Offering Our Lives: How the Tabernacle Teaches Us to Worship

Over the past two weeks, we’ve discovered two truths about the tabernacle: (1) the presence of God dwelt in the tabernacle and (2) God was worshipped in the tabernacle. As a part of that worship, we also briefly discussed how God allowed his people to participate in worship. Building upon the idea of participatory worship, we’re going to delve deeper into how the Israelites participated in worship and what their experience means for us today. 

Limited Participation

While the Israelites were able to worship the Lord by offering sacrifices to him, they were ultimately limited in their worship. According to his word, only the priests and Levites were allowed to directly offer sacrifices to the Lord. So, the people were left with the option of only bringing their sacrifices to the priests and Levites and not God himself. The priesthood flowed directly from the lineage of Aaron, who was the first high priest of Israel. Originally, God had selected the first-born of Israel to serve in a secondary priestly function; however, the Levites (i.e. those from the tribe of Levi) were chosen by God to replace the first-born when the Levites executed those who turned to idolatry in Exodus 32. Therefore those who were actively and directly involved in the worship of God were the priests and Levites. 

In worshipping the Lord, the primary role of the priests and Levites was to serve as mediators between God and the people of Israel. “To be a priest was to operate in the danger zone of encroaching upon the divine realm for the purposes of representing the divine will to the community and representing the community before God.” The priests represented the Lord amongst the people in several ways, including serving as overseers of the tabernacle and sacrificial system as well maintaining and restoring holiness and purification. 

When You Have Purpose

The people of Israel, however, were not without purpose. While a group of priests and Levites existed, God called all the people of Israel to the priesthood. In Exodus 19:6, God describes the people of Israel as “a kingdom of priests and a holy nation.” If the priests and Levites already existed, why did the people of Israel need to be a “kingdom of priests?” Ultimately God was calling and challenging the people of Israel to be more than just a nation. As the priests were mediators for the people of Israel, so the people of Israel were to be mediators for the neighboring nations. When the pagan nations surrounding Israel saw Israel, they were to see the God of the universe. It was the role of Israel to lead the nations to the one, true God.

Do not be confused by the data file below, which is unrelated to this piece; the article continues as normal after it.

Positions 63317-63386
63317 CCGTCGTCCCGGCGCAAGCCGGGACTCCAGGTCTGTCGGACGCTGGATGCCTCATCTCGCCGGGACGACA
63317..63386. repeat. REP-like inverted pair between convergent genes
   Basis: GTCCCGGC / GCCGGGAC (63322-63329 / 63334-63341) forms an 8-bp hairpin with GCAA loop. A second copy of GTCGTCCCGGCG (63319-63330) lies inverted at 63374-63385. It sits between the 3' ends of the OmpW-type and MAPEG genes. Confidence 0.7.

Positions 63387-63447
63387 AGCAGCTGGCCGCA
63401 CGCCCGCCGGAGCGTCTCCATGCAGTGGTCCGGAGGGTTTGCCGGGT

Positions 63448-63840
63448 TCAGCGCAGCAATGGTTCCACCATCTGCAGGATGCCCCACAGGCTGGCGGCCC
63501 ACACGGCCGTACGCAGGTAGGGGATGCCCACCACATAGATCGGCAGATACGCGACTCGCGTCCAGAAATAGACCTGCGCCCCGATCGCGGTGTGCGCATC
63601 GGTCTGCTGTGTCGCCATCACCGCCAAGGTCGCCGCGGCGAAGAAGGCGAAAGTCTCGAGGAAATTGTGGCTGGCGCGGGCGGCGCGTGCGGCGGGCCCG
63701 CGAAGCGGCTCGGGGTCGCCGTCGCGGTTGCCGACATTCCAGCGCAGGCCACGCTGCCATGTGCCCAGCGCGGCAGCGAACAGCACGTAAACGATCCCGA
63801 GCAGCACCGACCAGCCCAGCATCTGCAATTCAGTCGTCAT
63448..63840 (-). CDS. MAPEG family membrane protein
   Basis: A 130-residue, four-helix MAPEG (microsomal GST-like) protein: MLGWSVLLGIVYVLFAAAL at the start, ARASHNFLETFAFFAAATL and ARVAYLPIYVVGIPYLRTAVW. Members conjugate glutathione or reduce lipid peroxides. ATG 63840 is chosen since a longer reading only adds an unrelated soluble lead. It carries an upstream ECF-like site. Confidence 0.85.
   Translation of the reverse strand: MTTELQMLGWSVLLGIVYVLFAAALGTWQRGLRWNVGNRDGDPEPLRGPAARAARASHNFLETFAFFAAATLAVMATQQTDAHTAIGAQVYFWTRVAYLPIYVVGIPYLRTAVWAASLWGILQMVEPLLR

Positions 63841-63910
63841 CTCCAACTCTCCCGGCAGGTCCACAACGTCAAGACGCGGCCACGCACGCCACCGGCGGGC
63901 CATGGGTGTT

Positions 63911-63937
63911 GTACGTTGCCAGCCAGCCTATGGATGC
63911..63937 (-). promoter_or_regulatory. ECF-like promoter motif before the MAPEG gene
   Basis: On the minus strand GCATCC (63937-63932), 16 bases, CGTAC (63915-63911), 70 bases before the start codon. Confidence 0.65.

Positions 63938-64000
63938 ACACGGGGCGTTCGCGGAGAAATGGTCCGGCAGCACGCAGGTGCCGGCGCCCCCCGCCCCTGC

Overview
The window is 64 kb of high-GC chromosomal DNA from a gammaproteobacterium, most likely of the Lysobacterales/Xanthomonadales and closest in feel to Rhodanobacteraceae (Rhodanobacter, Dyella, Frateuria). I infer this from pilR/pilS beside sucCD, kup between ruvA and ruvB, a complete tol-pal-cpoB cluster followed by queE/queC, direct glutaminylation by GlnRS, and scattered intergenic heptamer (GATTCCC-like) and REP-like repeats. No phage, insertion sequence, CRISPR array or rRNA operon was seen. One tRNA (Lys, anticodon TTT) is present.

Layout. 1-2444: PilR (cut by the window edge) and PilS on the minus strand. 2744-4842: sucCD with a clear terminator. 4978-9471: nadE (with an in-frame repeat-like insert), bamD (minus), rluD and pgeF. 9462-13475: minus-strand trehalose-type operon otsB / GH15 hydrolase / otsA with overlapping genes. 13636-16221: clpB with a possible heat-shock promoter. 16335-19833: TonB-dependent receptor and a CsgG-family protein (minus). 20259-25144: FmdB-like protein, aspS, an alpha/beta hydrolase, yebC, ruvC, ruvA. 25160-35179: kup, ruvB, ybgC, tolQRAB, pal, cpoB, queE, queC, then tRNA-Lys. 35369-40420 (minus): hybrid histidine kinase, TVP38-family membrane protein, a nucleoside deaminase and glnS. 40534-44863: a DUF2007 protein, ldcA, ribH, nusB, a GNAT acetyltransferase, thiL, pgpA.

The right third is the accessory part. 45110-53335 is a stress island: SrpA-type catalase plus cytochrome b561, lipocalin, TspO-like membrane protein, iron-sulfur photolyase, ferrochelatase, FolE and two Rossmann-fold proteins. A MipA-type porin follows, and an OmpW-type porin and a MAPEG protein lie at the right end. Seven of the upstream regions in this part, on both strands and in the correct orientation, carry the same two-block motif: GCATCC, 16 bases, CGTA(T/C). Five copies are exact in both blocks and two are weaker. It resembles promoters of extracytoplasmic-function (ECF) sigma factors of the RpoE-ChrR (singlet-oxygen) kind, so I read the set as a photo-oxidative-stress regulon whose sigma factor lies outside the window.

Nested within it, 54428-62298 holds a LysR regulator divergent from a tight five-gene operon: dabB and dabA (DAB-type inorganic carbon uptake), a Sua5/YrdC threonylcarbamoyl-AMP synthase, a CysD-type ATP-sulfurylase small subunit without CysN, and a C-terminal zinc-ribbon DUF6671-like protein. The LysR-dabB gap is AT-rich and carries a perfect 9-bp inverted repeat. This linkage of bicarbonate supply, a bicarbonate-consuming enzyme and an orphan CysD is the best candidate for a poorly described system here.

Offering Sacrifices in the Twenty-First Century

While the world has drastically changed, and we no longer offer physical sacrifices to God, you and I are still called to serve as priests offering sacrifices. 1 Peter 2:5 says, “you yourselves like living stones are being built up as a spiritual house to be a holy priesthood, to offer spiritual sacrifices acceptable to God through Jesus Christ.” When Christ saves us, we become God’s priesthood and therefore become mediators for the rest of our world. Like the priests and Israel of the Old Testament, our responsibility lies in pointing other people to God. Our sacrifices are no longer animals but, rather, are spiritual. Paul clarifies what “spiritual worship” is in Romans 12:1, when he writes, “present your bodies as a living sacrifice, holy and acceptable to God, which is your spiritual act of worship.” Rather than kill animals, we now live our lives for God, fully devoted to him and his mission. Today, more than in the tabernacle, you and I have the opportunity to worship God through the way we live our lives for God and for others. Will you worship God?